Thai soldiers have entered the journalists' club in Bangkok to detain a cabinet minister who spoke out against last week's coup.
Former education minister Chaturon Chaisaeng was holding a surprise news conference condemning the military coup when he was arrested. He had urged a return to civilian rule and warned that the coup would be a disaster for Thailand.
It was the first time that a member of the ousted government made a public appearance since the military coup.
Chaisaeng, who had emerged in public after five days of hiding, told the BBC that he was ready to be arrested, saying:
"When I said I would not report to the [military] council I also said that I was not going to escape, I was not going to go underground or mobilise people to resist the military," he said.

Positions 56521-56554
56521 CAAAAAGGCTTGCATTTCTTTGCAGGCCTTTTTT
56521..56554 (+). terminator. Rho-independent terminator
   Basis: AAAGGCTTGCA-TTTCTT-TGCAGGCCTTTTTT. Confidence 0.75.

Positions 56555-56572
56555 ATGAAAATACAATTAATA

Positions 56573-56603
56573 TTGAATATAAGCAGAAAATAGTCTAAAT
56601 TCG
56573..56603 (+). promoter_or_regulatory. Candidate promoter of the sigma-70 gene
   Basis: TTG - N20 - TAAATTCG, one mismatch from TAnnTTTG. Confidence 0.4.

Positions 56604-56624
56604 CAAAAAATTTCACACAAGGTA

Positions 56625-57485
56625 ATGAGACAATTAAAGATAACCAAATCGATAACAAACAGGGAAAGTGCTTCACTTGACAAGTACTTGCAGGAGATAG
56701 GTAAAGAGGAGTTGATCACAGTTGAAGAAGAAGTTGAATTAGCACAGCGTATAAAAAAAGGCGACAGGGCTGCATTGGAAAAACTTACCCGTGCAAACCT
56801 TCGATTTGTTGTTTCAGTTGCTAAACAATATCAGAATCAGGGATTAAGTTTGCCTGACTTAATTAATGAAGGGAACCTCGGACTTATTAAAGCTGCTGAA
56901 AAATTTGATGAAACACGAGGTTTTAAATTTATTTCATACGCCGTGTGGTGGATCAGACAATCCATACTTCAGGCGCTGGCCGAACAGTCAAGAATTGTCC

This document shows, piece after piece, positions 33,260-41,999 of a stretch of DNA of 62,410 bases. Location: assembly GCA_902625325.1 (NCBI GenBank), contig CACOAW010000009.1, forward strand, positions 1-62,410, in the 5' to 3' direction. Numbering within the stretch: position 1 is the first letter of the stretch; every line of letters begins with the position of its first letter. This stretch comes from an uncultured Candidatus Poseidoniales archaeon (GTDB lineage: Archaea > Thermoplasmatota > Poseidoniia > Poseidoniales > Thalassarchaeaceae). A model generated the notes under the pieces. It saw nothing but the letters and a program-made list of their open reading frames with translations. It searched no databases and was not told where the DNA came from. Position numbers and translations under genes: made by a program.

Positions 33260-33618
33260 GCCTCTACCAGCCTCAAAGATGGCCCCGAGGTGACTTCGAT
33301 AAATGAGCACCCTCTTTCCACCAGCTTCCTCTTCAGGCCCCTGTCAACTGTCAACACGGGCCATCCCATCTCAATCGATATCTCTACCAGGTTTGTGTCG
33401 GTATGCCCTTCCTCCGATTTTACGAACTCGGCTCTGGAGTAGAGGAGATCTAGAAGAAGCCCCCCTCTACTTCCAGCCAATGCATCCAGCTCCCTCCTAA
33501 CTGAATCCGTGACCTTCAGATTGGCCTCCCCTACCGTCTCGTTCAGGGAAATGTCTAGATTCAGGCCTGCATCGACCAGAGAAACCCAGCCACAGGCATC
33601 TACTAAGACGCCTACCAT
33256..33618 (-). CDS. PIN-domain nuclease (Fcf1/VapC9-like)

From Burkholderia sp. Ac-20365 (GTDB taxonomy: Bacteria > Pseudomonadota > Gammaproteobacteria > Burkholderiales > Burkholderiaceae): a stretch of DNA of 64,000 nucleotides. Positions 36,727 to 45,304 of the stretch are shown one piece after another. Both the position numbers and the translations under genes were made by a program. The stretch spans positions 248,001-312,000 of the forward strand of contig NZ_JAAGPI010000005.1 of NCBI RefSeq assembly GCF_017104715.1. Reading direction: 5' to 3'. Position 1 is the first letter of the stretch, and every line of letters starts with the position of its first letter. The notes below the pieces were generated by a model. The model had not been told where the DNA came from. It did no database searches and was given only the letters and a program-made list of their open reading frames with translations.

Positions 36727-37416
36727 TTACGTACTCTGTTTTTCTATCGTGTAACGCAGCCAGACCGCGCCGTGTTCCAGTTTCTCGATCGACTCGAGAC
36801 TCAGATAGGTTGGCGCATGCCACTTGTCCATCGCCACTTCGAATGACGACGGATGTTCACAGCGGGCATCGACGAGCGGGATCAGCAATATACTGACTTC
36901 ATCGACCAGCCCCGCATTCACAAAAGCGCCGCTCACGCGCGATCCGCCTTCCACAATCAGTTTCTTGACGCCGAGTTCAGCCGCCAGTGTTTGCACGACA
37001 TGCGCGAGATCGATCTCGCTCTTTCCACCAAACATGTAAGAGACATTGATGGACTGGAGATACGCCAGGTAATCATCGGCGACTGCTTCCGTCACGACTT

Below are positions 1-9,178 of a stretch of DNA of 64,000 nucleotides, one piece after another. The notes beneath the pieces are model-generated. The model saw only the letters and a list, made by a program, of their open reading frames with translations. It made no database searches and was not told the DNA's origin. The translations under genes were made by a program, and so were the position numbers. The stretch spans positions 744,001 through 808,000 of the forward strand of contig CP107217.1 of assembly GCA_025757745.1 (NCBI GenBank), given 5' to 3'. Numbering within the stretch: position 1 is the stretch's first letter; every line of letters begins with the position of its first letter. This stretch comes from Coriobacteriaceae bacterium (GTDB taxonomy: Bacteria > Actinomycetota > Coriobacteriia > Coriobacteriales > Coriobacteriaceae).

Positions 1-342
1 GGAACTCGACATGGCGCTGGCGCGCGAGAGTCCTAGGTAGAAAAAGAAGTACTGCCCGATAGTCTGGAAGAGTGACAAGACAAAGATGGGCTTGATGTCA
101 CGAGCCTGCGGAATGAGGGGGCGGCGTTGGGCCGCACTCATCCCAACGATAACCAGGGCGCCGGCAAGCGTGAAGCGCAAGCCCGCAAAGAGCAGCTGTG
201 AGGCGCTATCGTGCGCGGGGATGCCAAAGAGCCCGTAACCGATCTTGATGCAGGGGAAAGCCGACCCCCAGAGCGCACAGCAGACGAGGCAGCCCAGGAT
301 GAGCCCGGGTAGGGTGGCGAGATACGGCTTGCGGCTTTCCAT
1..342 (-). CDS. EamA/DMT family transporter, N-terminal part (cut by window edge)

"When it is the right time I will be ready to be arrested. Now is the time because the coup makers got the royal proclamation. According to the Thai legal system the coup is accomplished.
"I still think that the coup is bad for the country. The coup is an abrogation of democracy and will bring disaster to this country. But according to the legal system I have acknowledged that the coup makers have some legal power."
The powerful Thai military seized the reins of power in a coup after imposing martial law and apparently contradicting early claims the move was just an apolitical measure "to keep peace and order".
Six months of never-ending political crisis, with street protests which left more than two dozen people dead, eventually led to the powerful generals' decision.
The unrest began after former prime minister Yingluck Shinawatra -- sister of deposed former prime minister Thaksin Shinawatra -- dissolved the lower house of the Thai parliament last year.
The anti-government movement is opposed to the involvement of anyone associated with Yingluck's brother Thaksin, who was removed from office in 2006.